Nigerian equities rose to a two-week high as isolated incidents of violence spurred investors to take advantage of the cheapest stocks in Africa before final results from presidential and legislative elections are tallied.
The advance extended gains over the past seven days to 4.8 percent, taking the Nigerian Stock Exchange All Share Index to its best level since March 16. The measure is still down almost 12 percent this quarter, the most among 24 African gauges tracked by Bloomberg. It is trading at 9.3 times estimated earnings, the lowest on the continent after Zimbabwe.
Investors encouraged by the lack of violence are taking “early positions” should prices rise, Ayodeji Ebo, head of research at Afrinvest West Africa Ltd. in Lagos, said by phone. “They’re cautious, they’re not being very aggressive. But they’re trying to increase their exposure, knowing that if there’s no post-election violence the only direction for the market will be upwards.”
The election, a key test of stability in Africa’s largest oil producer, pitted President Goodluck Jonathan, 57, against a united opposition led by former military ruler Muhammadu Buhari, 72.
This weekend’s vote took place against the backdrop of a six-year insurgency waged by the Islamist militant group, Boko Haram, and a plunge in the price of oil, the country’s main export, which has slowed growth in Africa’s largest economy and weakened the currency.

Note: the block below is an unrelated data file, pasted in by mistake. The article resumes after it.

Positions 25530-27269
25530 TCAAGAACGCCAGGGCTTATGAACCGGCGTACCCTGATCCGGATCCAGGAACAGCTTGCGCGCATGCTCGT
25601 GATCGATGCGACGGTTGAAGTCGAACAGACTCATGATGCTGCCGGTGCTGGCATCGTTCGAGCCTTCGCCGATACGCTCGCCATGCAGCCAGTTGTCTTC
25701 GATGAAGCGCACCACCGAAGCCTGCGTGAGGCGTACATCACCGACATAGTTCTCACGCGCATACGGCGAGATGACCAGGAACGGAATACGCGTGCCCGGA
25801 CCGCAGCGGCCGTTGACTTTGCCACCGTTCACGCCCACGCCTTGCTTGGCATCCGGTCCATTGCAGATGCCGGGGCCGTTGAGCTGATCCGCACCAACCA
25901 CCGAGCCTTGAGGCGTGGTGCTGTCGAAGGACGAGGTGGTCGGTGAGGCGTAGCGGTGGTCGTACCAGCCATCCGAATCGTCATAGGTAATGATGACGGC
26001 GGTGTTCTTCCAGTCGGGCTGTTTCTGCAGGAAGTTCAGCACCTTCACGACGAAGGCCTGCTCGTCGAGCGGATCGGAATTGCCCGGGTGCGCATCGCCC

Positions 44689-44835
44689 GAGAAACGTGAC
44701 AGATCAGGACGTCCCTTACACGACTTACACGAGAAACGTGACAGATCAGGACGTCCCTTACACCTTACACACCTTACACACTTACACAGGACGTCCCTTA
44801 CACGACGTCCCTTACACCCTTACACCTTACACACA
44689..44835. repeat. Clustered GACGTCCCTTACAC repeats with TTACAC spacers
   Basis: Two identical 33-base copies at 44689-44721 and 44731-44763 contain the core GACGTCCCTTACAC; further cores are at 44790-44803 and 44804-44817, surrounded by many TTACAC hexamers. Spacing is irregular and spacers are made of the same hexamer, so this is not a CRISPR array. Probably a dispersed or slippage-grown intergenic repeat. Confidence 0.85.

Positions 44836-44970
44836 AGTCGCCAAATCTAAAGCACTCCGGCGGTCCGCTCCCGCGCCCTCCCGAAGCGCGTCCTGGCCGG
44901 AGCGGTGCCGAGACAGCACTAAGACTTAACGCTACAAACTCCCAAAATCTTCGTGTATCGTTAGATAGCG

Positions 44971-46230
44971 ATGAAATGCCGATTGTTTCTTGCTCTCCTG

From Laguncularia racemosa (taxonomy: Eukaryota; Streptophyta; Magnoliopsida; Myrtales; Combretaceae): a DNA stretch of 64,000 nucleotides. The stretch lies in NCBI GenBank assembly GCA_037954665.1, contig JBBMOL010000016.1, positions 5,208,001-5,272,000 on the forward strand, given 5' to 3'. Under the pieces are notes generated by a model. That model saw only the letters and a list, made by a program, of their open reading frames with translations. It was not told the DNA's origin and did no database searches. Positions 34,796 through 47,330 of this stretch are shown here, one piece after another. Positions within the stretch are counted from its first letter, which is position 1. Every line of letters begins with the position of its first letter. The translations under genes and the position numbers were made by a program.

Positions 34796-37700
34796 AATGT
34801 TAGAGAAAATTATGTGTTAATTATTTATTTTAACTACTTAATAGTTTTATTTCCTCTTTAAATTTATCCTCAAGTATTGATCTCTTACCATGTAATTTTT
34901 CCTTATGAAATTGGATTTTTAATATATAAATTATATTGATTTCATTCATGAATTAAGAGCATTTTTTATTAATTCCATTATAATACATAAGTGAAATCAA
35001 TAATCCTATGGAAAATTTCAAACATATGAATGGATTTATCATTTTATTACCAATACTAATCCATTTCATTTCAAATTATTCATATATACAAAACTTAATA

About 800 people were killed and at least 75,000 forced to flee their homes after Buhari lost elections in 2011. At least 43 people were killed in violent incidents on Saturday, according to provisional data from the Situation Room, a coalition of civil-society groups monitoring the election. Tensions mounted in the key oil-producing Rivers state, where the main opposition party alleged the vote was rigged.
The naira weakened 0.2% to 199.50 per dollar before erasing losses to trade unchanged at 199.05 as of 11:30 a.m. in Lagos on Monday. Yields on the nation’s $500 million of Eurobonds due July 2023 fell 3 basis points to 6.48 percent, the lowest since Dec. 11.
Fitch Ratings cut Nigeria’s credit-rating outlook to negative from stable on Monday, citing falling oil prices and rising political risks.
With a more than 50 percent slump since June in prices for oil, which provides two-thirds of government revenue and 90 percent of foreign income, the naira has lost 18 percent against the dollar in the past six months, the steepest decline among 24 African currencies tracked.
“Political uncertainty is heightened in the context of a tightly contested presidential election and potential transition issues,” Fitch said in a statement, while affirming Nigeria’s B+ rating, three steps below investment grade. “Fiscal and external buffers have been eroded significantly as Nigeria enters a period of lower oil prices.”